DIARY: TOP GEAR - Scalextric

Yes, it’s boy’s toys time again - and why not, now that Christmas is charging towards us like a pissed-off reindeer?

Yes, it’s boy’s toys time again - and why not, now that Christmas

is charging towards us like a pissed-off reindeer?



An enormous Scalextric set is the kind of thing you dreamed of owning

when you were ten but could not afford until you reached your twenties.

It’s no wonder so many lofts in Shoreditch are festooned with yards of

track. Experience the sheer joy of forcing your car to spin off a tight

corner, or turn out the lights and see those little headlights glow in

the dark.



The Scalextric story began in 1952 when a certain Mr B. Francis started

making metal cars with clockwork motors. The grooved track and electric

motors came along in 1956, but it wasn’t until the Tri-ang Group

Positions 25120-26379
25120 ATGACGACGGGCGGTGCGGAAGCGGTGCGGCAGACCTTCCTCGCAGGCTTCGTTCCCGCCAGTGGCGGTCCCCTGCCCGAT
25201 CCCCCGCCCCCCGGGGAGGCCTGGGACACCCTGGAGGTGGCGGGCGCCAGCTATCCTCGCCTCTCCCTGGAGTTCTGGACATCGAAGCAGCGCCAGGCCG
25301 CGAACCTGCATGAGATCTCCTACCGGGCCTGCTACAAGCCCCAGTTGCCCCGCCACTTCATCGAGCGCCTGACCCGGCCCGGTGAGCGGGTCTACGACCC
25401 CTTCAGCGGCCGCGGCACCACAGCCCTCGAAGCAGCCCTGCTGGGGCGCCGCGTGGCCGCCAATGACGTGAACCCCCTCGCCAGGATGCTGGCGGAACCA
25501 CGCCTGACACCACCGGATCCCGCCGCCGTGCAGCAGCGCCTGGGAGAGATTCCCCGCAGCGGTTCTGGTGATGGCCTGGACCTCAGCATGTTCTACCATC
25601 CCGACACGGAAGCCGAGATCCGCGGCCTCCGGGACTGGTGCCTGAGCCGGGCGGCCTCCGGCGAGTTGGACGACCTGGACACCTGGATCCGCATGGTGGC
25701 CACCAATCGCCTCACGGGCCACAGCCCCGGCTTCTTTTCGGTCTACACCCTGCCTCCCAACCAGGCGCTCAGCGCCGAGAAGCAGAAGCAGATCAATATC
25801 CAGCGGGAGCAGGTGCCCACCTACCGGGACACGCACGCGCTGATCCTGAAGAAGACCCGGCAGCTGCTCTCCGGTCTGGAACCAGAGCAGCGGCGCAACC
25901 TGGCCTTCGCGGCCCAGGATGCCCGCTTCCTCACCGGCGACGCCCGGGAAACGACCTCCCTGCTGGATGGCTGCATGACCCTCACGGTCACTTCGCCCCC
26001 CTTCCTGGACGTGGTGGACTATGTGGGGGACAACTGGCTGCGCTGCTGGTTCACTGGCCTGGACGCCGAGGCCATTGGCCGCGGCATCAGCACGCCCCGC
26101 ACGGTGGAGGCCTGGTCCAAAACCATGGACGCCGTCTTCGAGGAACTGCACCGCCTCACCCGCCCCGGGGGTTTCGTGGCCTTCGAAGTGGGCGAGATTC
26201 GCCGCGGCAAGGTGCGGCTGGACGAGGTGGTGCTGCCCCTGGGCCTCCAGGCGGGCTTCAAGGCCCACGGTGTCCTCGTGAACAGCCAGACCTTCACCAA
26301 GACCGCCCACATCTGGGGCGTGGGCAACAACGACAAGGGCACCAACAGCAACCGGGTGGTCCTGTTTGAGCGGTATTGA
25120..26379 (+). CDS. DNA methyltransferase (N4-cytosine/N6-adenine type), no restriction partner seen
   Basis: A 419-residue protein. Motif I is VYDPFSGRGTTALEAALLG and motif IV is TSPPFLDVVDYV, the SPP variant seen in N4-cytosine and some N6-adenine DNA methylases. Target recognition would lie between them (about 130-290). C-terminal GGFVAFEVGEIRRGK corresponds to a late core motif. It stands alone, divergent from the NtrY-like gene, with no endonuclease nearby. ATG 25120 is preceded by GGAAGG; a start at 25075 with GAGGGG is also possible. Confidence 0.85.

transformed the company in the early 60s that the game began to take the

form we know so well today.



Scalextric survived the advent of the computer with barely a blip in

sales and now the 40-year-old game is as popular as ever. There are

clubs, race centres and websites galore, and a roadshow travels to

various Toys R Us stores during the summer months.



The official enthusiasts’ club, Scalextric Racer, costs pounds 13 to

join and members receive the fab Racer magazine.



And if you want to get your hands on a set before the festive season

begins in earnest, you’d better put your foot down.





Scalextric: pounds 59.99-pounds 119.99



Available from: Hamley’s.



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